Addison's disease in dogs, also known as hypoadrenocorticism, is a rare but serious condition that stems from a hormonal imbalance. A sudden and acute onset of Addison's can be life threatening and will require immediate emergency medical care. Whether acute or ongoing, the presence of the condition will necessitate regular hormone injections for the remainder of your dog's life. With the proper treatment, however, in most cases the prognosis is quite good.
The adrenal glands, located near the kidneys, normally secrete hormones known as mineralocorticoids and glucocorticoids. These two types of hormones are critical to the health of the body and an increase or decrease in their production can lead to serious problems if it is not addressed quickly. In hypoadrenocorticism, or Addison's disease, there is a lack of production of these important hormones.
While Addison's disease in dogs is rare, it most often occurs in young to middle aged females. It can be caused by adrenocorticotropic hormone (ACTH) deficiency, metastatic tumors, or long-term glucocorticoid withdrawal. In certain breeds, including Bearded Collies, Standard Poodles, Portuguese Water Dogs, West Highland White Terriers, Rottweilers, and Wheaten Terriers, it can be passed down genetically. While it is rare in Australian Shepherds it is not entirely unheard of, so if your Aussie shows any of the signs of Addison's it is important to have her examined by a vet.
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Unfortunately, since many of its symptoms are common to other disorders as well, Addison's tends to be underdiagnosed in dogs. It is important to have your vet test for the condition as the longer it goes untreated the more serious it may become.
An ACTH stimulation test, which indicates the level of hormones your dog's body is producing, is the primary tool for diagnosing the condition. ACTH is a hormone normally produced by the pituitary gland, which then stimulates the adrenal glands to release their hormones. In an ACTH test, the vet injects ACTH directly in order to test the response of the adrenal glands.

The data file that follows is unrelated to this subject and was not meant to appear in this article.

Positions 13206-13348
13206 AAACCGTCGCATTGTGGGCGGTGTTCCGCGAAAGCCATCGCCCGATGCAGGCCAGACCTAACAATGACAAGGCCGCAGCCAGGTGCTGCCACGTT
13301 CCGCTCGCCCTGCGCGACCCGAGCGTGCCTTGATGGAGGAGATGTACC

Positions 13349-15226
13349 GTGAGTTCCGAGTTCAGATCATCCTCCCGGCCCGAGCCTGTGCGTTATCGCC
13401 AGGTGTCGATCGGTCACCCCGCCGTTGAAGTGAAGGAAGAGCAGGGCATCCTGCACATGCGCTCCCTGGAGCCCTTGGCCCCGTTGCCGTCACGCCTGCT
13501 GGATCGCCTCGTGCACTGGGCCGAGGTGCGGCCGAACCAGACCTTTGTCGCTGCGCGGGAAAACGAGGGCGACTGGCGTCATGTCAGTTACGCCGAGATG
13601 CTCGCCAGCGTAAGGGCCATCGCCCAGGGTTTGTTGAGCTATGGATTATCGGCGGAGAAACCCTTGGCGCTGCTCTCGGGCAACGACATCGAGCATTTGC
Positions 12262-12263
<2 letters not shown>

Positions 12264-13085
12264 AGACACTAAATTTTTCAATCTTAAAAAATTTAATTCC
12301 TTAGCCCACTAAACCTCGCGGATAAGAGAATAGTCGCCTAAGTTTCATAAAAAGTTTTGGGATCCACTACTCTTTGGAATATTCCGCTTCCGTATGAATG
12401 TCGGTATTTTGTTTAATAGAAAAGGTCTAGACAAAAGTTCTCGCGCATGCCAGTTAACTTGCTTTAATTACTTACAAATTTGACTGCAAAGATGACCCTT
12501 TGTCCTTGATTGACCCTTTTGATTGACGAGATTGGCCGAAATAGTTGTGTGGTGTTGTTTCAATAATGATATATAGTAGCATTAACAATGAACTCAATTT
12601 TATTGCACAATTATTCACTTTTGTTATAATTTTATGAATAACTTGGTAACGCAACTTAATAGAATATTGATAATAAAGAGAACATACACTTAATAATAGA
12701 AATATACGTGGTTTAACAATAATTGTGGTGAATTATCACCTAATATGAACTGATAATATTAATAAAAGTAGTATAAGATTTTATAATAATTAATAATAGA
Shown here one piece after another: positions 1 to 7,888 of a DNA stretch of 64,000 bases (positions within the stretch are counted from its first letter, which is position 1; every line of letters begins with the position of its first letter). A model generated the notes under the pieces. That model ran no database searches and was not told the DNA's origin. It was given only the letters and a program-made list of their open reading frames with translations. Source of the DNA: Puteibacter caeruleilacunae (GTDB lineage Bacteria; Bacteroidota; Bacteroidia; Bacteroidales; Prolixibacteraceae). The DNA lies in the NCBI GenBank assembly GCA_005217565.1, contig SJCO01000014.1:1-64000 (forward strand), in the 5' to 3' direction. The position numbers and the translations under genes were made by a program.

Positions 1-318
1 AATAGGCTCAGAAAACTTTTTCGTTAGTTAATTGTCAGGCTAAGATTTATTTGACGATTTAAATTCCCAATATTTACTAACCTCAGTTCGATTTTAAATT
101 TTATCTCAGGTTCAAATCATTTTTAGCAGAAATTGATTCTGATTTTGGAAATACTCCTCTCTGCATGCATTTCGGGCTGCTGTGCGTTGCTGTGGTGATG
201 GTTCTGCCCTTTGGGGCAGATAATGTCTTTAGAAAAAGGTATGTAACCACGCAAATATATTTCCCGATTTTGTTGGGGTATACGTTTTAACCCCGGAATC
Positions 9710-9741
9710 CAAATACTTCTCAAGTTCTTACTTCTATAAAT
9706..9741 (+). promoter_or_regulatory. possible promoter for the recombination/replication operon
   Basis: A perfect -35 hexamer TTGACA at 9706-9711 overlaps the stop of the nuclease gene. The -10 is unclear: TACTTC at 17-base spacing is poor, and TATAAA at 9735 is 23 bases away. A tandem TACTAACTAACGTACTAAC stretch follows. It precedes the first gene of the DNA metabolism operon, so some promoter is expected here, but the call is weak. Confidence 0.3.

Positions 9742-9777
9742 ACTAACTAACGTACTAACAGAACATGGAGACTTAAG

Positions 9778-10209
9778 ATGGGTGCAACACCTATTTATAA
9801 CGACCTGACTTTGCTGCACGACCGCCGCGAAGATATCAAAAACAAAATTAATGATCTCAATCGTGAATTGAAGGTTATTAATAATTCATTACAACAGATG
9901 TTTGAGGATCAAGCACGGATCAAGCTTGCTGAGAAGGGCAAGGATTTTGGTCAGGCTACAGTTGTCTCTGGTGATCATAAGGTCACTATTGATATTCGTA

Common symptoms of Addison's disease in dogs include lethargy, lack of appetite, vomiting, weight loss, diarrhea, shaking, increased thirst and frequency of urination, depression, dehydration, blood in the feces, hair loss, low temperature, and a painful abdomen. In serious, acute cases a weak pulse and collapse may also occur. Symptoms will vary depending on the duration of the problem. The longer it goes untreated, the more serious the symptoms will be.
The most serious cases will require immediate hospitalization and intensive therapy in order to bring the hormones up to a normal level. Treatment will vary depending on the type and severity of symptoms. For example, dogs with lack of bodily fluids will be given intravenous fluids. Hormone therapy is the primary treatment, though, and even in less severe cases patients will require regular hormone shots, usually once a month or once every three weeks, for the rest of their life.
While Addison's disease in dogs can be frightening, it does not have to be life threatening. With the proper diagnosis and treatment, your dog can live a long, healthy life. The key is getting her to the vet as soon as symptoms present as the quicker hormone treatment begins, the better off your pet will be. Being aware of the potential threat of Addison's disease is important for all dog owners, so stay informed and you can keep your best friend feeling her best.
For more information about Addison's Disease in Australian Shepherds see the Australian Shepherd Health & Genetics Institute (ASHGI).
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